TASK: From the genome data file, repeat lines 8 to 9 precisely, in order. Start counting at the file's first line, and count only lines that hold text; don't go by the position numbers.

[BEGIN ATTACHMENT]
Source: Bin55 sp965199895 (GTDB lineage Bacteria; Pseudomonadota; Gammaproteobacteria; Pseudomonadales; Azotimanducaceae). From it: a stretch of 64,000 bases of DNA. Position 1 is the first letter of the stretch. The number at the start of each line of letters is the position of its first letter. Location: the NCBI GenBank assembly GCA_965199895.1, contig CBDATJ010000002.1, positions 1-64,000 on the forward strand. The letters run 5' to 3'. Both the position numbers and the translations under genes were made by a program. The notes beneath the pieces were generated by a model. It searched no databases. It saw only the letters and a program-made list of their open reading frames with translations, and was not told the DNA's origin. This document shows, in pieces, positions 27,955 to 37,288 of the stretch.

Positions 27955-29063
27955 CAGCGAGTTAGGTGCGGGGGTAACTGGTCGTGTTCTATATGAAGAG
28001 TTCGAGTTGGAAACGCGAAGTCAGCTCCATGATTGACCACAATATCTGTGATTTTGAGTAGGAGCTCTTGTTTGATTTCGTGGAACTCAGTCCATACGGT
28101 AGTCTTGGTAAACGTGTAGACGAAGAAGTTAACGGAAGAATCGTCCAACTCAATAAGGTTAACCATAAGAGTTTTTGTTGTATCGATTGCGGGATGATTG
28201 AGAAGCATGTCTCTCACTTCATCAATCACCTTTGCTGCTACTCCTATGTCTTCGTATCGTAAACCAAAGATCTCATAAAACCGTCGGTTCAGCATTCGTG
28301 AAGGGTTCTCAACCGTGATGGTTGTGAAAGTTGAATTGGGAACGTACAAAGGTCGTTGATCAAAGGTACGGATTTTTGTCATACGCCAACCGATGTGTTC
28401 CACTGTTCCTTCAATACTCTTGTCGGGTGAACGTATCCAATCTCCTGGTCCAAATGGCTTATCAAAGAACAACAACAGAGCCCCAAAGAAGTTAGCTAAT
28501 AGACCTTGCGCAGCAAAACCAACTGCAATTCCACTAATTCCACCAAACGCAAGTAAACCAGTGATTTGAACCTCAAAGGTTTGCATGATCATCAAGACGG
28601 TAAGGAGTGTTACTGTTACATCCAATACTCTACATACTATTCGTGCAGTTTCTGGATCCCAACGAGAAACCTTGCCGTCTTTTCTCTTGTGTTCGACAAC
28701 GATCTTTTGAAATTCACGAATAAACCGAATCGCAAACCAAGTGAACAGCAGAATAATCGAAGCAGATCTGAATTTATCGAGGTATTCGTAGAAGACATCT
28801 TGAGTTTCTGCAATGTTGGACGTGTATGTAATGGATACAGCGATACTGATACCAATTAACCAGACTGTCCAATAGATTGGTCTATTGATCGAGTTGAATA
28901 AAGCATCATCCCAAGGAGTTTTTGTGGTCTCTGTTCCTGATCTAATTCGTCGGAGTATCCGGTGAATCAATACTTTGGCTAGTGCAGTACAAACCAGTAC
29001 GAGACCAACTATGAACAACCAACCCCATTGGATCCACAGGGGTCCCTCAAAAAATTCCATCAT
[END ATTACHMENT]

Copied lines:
28401 CACTGTTCCTTCAATACTCTTGTCGGGTGAACGTATCCAATCTCCTGGTCCAAATGGCTTATCAAAGAACAACAACAGAGCCCCAAAGAAGTTAGCTAAT
28501 AGACCTTGCGCAGCAAAACCAACTGCAATTCCACTAATTCCACCAAACGCAAGTAAACCAGTGATTTGAACCTCAAAGGTTTGCATGATCATCAAGACGG